4. Offer incentives. I like to offer free, immediate and easily accessible gifts for survey participation after completion of a survey. Once users submit their last response they are redirected to a download page to free reports or similar. People are taking time out of their schedule and should be “rewarded” accordingly.

5. Be creative with the email subject line. I’ve found that response is greater if the focus of the subject line is more on the reward, rather than the goal. Readers respond better to the mention of freebies and gifts (the “what’s in it for me”), than asking for survey completion. Survey subject lines are viewed as clinical and boring, thus glared over in the inbox.

6. Embrace online tools. Use an easy, cost-effective online survey, such as SurveyMonkey.com. There’s different options and price points, varying on need and robustness. But ideally, you’d want to be able to collect emails and tie responses down to the user (email) level.

7. Allow feedback. Always have an “other” field for open comments. People like to either vent or add praise, so don’t limit them with only having all multiple choice. I tend to make this option the last question.

If you’ve set up your survey correctly where you can drill down responses to the user (email) level, you can then created “buckets” (categories) of common themes. For example, buckets could be based on RFM (recency, frequency or monetary) or on other categories such as interests.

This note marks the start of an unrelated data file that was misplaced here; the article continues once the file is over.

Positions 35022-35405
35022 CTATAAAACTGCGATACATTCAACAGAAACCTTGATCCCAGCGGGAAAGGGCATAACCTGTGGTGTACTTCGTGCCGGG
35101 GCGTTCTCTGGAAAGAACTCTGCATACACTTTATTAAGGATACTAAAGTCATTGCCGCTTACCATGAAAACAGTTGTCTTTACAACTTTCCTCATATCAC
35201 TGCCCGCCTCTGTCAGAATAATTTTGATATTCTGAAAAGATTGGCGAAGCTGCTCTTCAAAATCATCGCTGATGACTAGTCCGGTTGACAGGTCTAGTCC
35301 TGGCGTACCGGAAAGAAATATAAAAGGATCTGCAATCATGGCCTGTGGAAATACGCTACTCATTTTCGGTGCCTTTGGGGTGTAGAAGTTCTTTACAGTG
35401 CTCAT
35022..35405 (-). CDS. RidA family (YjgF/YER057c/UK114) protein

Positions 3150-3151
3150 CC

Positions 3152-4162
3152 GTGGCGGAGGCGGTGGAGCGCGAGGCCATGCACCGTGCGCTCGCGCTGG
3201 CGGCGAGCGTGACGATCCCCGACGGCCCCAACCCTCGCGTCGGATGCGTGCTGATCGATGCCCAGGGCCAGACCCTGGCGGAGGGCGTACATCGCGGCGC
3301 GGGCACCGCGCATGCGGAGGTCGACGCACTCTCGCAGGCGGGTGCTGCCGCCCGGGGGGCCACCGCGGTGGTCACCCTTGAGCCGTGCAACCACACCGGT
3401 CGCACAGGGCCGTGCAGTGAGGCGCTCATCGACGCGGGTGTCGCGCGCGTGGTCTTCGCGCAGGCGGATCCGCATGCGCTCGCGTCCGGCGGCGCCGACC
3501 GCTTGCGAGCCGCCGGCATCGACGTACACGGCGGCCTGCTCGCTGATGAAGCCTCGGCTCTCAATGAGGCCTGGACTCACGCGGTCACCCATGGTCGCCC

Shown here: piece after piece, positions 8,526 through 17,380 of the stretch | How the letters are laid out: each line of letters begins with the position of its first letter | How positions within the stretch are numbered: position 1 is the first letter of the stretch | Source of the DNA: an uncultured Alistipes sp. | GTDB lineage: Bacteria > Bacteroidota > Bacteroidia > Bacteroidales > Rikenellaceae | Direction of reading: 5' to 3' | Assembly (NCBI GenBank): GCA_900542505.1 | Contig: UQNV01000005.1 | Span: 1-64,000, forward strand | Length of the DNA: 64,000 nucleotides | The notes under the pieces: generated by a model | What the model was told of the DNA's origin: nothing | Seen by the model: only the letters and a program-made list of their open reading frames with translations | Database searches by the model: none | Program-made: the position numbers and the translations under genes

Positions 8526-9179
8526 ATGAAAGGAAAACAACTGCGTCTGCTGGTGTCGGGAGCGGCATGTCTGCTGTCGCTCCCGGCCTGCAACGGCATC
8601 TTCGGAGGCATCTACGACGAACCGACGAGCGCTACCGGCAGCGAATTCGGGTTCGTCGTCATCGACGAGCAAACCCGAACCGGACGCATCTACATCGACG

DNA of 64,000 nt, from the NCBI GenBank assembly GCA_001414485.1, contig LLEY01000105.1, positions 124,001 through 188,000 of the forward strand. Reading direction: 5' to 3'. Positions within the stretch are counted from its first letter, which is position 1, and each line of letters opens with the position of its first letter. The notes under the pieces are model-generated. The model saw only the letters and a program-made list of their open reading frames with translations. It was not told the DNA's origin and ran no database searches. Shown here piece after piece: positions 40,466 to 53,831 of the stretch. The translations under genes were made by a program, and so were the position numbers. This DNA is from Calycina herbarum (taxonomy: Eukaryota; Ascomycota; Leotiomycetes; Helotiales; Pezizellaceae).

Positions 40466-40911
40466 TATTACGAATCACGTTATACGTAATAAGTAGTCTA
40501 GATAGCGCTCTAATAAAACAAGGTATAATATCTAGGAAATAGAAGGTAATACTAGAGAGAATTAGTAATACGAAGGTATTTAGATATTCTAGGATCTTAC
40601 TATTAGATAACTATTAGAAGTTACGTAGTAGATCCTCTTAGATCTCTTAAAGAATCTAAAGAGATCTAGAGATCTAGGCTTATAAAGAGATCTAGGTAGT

You can then use this information for database marketing efforts and send more personalized messages to your list by group (or “bucket”). This targeted marketing approach has been proven to increase open, click, response and conversion rates by more than double!

Not surveying your list is really doing a disservice. You are not really getting to know your customers; thereby, aren’t offering your best editorial or promotional messages, or creating the best products.

If you’re truly looking for better retention, more customer engagement, and increased sales or leads, then make the time to survey your list.

If you’ve never done this before, then you’re truly leaving money on the table, my friend.

Point-Counterpoint Emerges Over the ROI of Social Media

It started out innocently enough.

Earlier this month, I posted a simple question online about how marketers measure the ROI of social media. I was blown away by all the responses I got.

The question was posted on eM+C contributor Jim Gilbert’s popular LinkedIn Group, Social Media Marketing Questions & Answers.

It started out innocently enough.